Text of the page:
Wednesday, December 29, 2010

To their 'logical conclusion'

As soon as I finished reading The Lover, by Marguerite Duras (translated by Barbara Bray), I began it again. This was not out of any conscious intention to read it a second time, it just happened naturally, out of itself, out of the way of reading that the book had set going. And so, it was from the remarkable, evanescent brutality of the writing itself, rather than the easily sensationalised, easily exoticised, bare facts of the story, that I emerged for a minute, before deciding to resubmerge:

The story of my life doesn't exist. Does not exist. There's never any centre to it. No path, no line. There are great spaces where you pretend that there used to be someone, but it's not true, there was no one. The story of one small part of my youth I've already written, more or less -- I mean, enough to give a glimpse of it. Of this part, I mean, the part about the crossing of the river. What I'm doing now is both different and the same. Before, I spoke of clear periods, those on which the light fell. Now I'm talking about the hidden stretches of that same youth, of certain facts, feelings, events that I buried. I started to write in surroundings that drove me to reticence. Writing, for those people, was still something moral. Nowadays it often seems writing is nothing at all. Sometimes I realize that if writing isn't, all things, all contraries confounded, a quest for vanity and void, it's nothing. That if it's not, each time, all things confounded into one through some inexpressible essence, then writing is nothing but advertisement. But usually I have no opinion, I can see that all options are open now, that there seem to be no more barriers, that writing seems at a loss for somewhere to hide, to be written, to be read. That its basic unseemliness is no longer accepted. But at that point I stop thinking about it.

Again: is it only through propinquity that Duras gets compared to Bernhard, but this time I recognised the same moment of realisation, where the narrator becomes aware of an unswerving, even ruthless power to determine:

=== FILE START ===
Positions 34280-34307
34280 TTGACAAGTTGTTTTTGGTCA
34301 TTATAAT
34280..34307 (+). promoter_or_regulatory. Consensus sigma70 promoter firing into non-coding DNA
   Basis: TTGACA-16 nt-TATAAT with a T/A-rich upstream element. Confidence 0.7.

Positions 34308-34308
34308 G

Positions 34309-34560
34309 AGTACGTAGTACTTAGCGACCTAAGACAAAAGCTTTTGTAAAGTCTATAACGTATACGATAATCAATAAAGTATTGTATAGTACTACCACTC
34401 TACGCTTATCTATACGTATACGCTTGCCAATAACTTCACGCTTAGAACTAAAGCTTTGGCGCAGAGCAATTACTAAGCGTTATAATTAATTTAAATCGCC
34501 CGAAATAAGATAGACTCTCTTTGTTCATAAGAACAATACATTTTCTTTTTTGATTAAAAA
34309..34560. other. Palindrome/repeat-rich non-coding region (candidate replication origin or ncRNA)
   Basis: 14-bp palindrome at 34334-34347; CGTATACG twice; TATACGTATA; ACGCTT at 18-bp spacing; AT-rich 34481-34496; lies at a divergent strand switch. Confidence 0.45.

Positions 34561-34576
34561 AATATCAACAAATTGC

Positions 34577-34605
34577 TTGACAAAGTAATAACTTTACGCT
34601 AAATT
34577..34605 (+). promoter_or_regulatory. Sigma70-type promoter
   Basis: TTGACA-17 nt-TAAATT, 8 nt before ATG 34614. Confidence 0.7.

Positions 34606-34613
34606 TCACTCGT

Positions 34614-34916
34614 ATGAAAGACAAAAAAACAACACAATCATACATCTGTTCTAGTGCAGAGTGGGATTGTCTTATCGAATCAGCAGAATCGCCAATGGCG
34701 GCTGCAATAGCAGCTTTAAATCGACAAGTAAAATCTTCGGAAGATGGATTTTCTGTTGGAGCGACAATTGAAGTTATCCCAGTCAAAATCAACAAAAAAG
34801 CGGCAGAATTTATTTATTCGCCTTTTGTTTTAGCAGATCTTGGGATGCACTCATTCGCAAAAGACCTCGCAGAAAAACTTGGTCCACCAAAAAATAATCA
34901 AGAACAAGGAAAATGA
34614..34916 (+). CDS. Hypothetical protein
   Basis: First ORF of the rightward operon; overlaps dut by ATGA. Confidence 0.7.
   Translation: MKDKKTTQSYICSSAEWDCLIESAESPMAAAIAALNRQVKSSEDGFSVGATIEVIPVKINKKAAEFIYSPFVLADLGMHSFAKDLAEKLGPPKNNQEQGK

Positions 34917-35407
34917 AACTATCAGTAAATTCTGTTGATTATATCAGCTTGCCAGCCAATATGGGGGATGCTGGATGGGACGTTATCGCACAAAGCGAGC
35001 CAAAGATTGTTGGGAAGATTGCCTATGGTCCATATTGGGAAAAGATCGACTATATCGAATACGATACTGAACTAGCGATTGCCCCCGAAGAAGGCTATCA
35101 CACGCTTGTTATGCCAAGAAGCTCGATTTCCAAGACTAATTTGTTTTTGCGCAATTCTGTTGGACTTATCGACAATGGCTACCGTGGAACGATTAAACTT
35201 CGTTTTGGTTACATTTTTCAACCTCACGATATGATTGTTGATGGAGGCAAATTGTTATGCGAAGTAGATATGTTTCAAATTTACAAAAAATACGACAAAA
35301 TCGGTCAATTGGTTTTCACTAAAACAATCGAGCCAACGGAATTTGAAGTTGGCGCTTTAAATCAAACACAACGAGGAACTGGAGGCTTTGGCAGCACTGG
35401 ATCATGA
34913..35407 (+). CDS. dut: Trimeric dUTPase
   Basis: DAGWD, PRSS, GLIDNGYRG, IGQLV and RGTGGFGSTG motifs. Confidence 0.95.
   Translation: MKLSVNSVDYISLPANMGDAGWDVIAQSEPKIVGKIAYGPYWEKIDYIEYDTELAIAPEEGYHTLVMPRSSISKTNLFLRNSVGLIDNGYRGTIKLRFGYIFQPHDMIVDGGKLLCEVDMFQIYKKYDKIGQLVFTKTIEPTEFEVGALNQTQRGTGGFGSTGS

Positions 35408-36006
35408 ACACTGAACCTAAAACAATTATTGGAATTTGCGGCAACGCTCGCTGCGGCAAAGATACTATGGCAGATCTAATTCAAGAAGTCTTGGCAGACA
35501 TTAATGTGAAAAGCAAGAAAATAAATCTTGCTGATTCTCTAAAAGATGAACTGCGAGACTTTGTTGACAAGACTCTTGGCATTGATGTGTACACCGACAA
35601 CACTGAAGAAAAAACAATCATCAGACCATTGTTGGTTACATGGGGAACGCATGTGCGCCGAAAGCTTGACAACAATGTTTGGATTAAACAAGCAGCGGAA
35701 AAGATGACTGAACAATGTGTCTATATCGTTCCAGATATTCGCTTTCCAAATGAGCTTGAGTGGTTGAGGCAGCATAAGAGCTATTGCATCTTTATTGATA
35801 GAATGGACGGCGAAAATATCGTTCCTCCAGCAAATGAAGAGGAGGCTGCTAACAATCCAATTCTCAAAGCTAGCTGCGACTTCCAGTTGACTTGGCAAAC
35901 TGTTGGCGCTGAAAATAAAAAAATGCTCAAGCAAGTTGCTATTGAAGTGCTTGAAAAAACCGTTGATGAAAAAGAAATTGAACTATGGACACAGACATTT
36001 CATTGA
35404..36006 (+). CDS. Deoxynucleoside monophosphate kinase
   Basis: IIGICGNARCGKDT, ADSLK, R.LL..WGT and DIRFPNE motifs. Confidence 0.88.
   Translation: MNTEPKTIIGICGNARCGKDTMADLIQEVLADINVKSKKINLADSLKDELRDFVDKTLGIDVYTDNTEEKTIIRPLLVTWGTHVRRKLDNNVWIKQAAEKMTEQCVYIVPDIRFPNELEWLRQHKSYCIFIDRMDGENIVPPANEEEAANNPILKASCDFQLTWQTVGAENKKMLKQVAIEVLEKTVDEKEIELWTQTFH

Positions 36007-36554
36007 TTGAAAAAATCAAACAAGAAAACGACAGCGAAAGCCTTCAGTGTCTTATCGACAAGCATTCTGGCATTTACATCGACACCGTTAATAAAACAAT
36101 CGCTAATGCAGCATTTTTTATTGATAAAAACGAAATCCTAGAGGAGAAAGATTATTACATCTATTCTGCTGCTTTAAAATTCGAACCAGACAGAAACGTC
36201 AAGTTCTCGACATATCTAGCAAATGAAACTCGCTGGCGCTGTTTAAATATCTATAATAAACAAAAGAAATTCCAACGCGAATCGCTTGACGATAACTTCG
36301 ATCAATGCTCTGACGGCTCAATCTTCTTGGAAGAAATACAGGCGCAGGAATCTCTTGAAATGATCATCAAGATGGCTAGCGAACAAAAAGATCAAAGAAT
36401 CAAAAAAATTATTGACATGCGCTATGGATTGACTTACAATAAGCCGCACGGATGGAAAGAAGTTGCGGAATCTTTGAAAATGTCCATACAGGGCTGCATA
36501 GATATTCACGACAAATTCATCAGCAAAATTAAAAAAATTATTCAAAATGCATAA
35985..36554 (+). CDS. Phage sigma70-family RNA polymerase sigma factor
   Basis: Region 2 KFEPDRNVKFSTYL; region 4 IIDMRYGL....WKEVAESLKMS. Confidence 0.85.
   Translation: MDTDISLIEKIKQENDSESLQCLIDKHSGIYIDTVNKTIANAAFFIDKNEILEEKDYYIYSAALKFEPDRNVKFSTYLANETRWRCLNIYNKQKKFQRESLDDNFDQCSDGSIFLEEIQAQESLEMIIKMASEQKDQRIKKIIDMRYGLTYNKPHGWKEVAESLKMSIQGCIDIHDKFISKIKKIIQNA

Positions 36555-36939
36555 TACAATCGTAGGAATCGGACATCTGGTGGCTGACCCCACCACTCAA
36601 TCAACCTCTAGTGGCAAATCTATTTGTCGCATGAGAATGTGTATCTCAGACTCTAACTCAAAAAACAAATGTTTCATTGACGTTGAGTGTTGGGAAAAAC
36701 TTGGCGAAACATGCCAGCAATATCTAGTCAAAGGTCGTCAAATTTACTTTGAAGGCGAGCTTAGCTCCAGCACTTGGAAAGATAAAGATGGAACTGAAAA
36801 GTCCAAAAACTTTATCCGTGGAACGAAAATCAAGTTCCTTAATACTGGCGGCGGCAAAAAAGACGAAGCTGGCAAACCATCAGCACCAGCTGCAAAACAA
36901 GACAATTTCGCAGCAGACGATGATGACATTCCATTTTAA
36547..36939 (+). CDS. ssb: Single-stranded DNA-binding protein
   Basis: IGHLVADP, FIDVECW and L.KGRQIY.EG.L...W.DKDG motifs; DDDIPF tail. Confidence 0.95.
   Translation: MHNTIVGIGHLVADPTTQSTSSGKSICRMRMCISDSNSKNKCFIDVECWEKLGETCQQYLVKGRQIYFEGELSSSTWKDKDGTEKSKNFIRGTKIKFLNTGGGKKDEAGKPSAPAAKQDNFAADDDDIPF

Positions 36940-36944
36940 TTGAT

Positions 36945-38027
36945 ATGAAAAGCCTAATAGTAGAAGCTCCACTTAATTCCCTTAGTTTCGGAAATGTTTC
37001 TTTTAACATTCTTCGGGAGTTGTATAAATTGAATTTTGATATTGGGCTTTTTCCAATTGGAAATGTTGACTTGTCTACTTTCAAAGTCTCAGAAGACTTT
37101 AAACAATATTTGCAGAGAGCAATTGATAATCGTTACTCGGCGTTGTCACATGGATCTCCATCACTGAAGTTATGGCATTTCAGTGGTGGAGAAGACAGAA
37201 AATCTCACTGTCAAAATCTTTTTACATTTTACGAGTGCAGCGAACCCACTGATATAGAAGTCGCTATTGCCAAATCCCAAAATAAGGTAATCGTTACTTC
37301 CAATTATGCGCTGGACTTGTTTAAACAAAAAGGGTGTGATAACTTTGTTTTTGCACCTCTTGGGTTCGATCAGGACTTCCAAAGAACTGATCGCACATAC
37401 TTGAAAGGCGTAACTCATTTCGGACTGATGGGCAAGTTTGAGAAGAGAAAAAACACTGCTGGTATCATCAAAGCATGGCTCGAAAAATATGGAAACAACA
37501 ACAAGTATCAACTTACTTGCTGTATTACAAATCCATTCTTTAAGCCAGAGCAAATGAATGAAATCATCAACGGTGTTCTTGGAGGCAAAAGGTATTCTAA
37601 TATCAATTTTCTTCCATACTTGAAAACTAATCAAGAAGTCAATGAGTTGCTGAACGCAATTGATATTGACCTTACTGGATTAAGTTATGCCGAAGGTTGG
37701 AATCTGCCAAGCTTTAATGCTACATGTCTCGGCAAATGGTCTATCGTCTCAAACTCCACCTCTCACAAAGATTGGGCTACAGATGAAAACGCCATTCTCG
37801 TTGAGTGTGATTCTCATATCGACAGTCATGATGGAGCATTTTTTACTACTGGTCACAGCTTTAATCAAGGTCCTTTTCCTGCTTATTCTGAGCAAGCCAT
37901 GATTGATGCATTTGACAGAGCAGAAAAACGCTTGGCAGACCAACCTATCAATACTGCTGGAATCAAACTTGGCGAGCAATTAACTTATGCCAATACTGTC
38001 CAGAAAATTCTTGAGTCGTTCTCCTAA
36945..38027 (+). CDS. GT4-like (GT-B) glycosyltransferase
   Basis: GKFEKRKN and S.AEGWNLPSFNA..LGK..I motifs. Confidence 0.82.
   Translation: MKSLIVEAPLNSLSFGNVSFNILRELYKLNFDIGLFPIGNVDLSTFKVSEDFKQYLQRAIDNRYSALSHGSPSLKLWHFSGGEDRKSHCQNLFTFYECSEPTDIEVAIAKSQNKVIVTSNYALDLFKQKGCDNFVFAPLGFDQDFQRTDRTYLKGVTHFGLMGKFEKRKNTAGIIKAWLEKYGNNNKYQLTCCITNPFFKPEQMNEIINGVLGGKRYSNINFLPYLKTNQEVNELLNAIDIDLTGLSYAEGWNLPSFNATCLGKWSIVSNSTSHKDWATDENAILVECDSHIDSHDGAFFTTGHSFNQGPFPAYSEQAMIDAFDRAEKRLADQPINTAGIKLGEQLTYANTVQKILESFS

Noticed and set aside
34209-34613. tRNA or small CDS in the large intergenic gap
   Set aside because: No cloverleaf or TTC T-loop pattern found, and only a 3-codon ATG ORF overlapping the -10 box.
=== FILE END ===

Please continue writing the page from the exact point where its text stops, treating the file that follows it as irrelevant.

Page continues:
Nothing escaped my notice -- or, at any rate, nothing essential. I decided how much streptomycin I needed,  not the doctors, though I let them continue in the belief that  it was they who made the decisions, because otherwise my calculations would not have worked out. I let my tormentors go on thinking that they decided what was to be done, whereas from now on it was I who decided. (Gathering Evidence)

Suddenly, all at once, she knows, knows that he doesn't understand her, that he never will, that he lacks the power to understand such perverseness.  And that he can never move fast enough to catch her. It's up to her to know. And she does. Because of his ignorance she suddenly knows: she was attracted to him already on the ferry. She was attracted to him. It depended on her alone. (The Lover)

And for all their complete difference -- the one driving in through the mind and at the mercy of the body, the other through the body and, perhaps, at the mercy of the mind -- this sentence from Duras, which could have been Berhard's:

How I managed to follow my ideas to their 'logical conclusion'.

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